The USDA allows pesticides, insecticides, and herbicides. But the specific products must be organic and certified themselves. During some disease outbreaks, these organic measures aren’t enough. Corn earworms can be a problem. The farmers lose yields. Slowly though, chemists have developed better organic options like spinosad.
What Are the Pros And Cons Of Organic, GMO-Free Popcorn?
Organic, GMO-free popcorn’s pros are it’s more sustainable and leave no question to human and environmental health. However, organic production comes with cons, like unreliable yields for farmers and extra costs for the consumers.
The pros of organic popcorn include:
- Conservation of soil and water
- Safe interaction for wildlife like birds and beneficial insects
- Building of the soil and a healthy ground ecosystem that helps the crops without chemical treatments
- A guarantee that the farmers used conservation techniques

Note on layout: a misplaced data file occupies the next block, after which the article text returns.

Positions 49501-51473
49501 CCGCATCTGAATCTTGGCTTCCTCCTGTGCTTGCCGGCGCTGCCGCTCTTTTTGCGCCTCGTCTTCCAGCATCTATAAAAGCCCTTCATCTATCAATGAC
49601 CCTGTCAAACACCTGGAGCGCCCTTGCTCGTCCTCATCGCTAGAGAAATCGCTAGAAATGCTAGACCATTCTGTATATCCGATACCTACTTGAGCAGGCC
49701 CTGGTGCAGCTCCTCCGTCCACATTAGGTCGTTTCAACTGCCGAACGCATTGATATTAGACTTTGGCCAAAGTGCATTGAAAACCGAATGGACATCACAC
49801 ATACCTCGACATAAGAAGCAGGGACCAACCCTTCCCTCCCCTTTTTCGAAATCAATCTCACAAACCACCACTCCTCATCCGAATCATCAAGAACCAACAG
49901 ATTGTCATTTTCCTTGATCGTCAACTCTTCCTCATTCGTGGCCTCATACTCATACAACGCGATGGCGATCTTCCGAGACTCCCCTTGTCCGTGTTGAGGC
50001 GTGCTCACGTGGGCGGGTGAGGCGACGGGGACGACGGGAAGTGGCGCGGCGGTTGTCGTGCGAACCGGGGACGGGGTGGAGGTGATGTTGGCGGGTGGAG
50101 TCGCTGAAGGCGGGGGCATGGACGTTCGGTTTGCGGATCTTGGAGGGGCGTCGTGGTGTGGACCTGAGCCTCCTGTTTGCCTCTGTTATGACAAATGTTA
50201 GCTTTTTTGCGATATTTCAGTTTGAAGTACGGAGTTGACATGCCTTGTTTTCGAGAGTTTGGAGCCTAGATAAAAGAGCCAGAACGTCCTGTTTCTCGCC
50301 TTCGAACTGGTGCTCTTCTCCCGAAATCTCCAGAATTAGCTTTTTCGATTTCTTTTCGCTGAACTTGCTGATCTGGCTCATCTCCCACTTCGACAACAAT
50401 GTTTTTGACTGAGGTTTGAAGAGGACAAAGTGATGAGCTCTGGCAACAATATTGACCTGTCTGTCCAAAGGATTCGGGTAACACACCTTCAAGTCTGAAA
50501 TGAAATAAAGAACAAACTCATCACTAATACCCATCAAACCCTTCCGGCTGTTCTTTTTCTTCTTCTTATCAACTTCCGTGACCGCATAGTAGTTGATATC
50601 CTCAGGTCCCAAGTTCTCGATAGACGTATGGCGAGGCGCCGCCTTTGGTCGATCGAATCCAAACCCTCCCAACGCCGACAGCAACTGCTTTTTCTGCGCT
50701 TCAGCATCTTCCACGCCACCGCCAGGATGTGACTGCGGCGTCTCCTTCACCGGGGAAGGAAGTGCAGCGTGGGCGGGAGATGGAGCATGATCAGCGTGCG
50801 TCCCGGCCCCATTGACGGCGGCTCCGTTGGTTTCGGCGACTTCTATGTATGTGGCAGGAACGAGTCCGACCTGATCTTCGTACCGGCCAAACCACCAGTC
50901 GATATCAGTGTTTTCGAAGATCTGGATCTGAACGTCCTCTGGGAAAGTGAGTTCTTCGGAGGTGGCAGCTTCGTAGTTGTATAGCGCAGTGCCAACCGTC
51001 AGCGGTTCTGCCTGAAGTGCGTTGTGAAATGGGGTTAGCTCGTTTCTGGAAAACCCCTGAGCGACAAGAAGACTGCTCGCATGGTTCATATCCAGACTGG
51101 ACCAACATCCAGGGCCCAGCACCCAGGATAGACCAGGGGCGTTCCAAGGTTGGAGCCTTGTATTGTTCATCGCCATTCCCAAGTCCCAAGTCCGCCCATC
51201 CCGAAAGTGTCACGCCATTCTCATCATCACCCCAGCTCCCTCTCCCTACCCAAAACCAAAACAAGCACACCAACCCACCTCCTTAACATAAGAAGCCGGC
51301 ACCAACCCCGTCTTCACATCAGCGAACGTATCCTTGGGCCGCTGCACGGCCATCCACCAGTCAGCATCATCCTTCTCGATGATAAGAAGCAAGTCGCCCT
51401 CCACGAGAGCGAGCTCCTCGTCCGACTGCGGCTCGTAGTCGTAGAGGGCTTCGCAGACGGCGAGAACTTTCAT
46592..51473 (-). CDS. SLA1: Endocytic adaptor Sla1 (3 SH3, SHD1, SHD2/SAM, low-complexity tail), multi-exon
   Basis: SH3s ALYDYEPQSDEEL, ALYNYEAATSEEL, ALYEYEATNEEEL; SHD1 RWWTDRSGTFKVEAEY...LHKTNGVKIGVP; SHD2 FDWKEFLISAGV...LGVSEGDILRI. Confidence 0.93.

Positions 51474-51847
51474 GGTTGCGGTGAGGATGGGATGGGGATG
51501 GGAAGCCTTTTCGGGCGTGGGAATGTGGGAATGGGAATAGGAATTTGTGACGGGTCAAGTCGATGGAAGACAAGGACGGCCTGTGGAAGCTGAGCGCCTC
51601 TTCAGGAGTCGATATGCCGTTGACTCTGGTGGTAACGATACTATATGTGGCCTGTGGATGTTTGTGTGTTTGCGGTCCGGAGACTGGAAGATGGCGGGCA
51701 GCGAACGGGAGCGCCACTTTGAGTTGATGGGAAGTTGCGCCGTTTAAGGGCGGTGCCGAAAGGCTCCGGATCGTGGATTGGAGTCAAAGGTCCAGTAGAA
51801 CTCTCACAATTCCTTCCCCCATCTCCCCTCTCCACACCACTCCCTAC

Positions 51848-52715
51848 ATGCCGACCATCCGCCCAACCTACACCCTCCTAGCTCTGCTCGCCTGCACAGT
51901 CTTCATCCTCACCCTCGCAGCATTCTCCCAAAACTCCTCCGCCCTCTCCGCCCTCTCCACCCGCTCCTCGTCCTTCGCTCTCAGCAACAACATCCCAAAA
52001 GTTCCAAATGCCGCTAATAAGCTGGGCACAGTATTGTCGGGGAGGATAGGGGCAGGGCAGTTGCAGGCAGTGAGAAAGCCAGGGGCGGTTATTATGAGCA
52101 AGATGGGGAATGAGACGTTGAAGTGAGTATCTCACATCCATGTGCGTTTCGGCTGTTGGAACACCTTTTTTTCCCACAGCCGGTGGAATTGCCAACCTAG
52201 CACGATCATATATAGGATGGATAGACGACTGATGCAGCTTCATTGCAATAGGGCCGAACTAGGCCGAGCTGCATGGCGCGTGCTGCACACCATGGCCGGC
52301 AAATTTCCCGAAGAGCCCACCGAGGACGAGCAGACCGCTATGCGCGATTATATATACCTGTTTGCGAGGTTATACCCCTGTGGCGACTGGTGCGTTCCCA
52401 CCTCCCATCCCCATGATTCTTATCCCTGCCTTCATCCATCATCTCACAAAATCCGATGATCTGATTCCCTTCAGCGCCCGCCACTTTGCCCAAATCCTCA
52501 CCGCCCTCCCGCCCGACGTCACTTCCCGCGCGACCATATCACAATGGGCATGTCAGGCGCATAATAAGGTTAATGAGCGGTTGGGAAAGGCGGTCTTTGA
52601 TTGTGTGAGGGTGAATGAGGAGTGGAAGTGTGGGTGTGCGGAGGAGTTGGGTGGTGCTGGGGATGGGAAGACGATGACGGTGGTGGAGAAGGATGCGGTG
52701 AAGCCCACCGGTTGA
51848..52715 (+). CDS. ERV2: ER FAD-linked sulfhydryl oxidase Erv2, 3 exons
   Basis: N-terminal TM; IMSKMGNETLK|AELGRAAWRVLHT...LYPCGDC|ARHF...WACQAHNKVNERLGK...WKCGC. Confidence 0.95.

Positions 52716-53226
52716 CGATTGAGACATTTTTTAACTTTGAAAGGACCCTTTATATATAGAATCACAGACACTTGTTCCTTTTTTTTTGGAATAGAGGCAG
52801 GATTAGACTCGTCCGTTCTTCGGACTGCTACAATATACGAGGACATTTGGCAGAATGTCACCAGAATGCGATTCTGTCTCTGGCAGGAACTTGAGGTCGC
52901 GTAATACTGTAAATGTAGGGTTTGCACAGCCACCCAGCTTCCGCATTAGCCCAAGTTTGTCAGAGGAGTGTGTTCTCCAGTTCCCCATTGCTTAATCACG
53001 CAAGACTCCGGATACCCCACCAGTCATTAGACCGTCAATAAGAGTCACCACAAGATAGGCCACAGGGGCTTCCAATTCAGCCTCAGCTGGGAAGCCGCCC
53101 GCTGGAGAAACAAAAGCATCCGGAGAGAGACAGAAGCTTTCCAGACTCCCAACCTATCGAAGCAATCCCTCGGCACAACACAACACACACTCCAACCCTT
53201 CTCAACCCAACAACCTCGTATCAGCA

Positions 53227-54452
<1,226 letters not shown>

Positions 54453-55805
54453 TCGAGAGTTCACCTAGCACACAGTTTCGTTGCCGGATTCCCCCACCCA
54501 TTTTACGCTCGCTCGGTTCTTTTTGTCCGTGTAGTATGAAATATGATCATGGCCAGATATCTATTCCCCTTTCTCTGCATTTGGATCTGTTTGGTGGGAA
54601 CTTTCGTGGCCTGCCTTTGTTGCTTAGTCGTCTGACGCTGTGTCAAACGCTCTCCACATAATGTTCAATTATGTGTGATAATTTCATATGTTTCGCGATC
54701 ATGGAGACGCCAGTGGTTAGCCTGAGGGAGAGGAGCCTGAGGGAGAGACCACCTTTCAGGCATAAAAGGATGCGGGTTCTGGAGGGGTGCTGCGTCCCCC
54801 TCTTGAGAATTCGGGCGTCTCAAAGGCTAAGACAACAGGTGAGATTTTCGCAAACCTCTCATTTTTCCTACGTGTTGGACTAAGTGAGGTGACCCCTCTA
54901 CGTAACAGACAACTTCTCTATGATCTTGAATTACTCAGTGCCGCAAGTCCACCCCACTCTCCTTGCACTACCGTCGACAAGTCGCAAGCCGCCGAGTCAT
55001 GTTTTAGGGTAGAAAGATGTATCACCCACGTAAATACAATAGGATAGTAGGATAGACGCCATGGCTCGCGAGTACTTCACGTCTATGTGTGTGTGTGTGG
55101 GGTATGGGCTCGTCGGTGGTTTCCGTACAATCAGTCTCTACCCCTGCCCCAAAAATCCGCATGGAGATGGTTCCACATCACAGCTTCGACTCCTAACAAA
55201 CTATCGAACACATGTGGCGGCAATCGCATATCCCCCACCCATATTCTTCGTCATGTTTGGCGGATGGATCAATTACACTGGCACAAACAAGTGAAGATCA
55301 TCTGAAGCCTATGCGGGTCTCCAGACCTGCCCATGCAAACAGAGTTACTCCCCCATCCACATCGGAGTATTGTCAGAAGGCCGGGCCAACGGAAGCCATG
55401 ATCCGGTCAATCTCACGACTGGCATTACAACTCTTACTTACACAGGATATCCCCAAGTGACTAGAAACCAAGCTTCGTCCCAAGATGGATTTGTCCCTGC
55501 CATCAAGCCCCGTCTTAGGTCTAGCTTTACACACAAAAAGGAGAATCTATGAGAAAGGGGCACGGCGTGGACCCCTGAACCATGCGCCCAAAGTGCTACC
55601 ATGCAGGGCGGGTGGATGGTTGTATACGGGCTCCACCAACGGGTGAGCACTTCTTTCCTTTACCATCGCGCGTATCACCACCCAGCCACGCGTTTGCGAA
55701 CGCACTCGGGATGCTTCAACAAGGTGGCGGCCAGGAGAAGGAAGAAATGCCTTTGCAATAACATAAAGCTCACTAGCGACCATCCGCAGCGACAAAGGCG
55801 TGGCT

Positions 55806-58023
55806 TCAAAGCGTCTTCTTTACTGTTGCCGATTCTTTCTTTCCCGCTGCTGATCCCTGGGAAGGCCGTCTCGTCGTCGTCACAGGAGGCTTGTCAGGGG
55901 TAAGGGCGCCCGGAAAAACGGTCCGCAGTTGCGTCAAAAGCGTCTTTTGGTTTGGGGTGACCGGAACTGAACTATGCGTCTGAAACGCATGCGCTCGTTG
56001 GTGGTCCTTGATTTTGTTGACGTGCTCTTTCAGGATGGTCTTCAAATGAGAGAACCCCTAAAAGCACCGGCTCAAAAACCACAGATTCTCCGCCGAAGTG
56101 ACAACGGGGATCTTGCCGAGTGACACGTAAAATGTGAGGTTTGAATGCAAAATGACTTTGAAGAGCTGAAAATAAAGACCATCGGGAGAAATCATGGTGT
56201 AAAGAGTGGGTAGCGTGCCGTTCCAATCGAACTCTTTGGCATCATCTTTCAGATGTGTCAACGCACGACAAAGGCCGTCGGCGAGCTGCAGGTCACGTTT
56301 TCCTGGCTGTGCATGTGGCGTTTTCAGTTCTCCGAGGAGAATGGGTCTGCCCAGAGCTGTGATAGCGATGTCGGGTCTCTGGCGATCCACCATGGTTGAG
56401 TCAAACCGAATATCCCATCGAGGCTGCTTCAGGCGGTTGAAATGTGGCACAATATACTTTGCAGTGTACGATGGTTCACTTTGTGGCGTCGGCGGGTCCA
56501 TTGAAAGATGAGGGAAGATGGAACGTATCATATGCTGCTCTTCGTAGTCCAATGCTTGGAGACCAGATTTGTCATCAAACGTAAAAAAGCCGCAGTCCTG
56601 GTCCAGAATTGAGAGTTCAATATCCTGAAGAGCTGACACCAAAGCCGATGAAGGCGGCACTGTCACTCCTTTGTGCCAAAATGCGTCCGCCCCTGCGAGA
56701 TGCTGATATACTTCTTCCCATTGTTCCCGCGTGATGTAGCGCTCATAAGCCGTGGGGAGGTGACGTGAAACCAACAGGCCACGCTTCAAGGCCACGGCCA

- Promotes more development in the market and creates demands for developing better organic pesticides and herbicides
The cons of organic popcorn include:
- More labor to produce
- Potentially unreliable yields
- More expensive than non-organic options
- Confusing labeling may lead consumers to believe that organic is by default healthier even though there are exceptions because labels are about rules, not health.
- Organic doesn’t exclude spraying chemical treatments like pesticides, herbicides, and insecticides that are bad for consumers—not all consumers know this.
- Not necessarily free from pesticides and fertilizers
You can weigh the pros and cons to make a choice that’s right for you.
Organic popcorn is GMO-free. The lack of genetic engineering is one of the USDA requirements for the organic label, so you can’t have one without the other. Further, even though most corn is GMO, popcorn only comes from the 10 percent corn that’s organic.
The overlap of organic and GMO-free makes shopping for organic, GMO-free popcorn easy. And now you know what counts as organic, what different labels refer to, and the broader pros and cons of the organic and GMO-free discussion.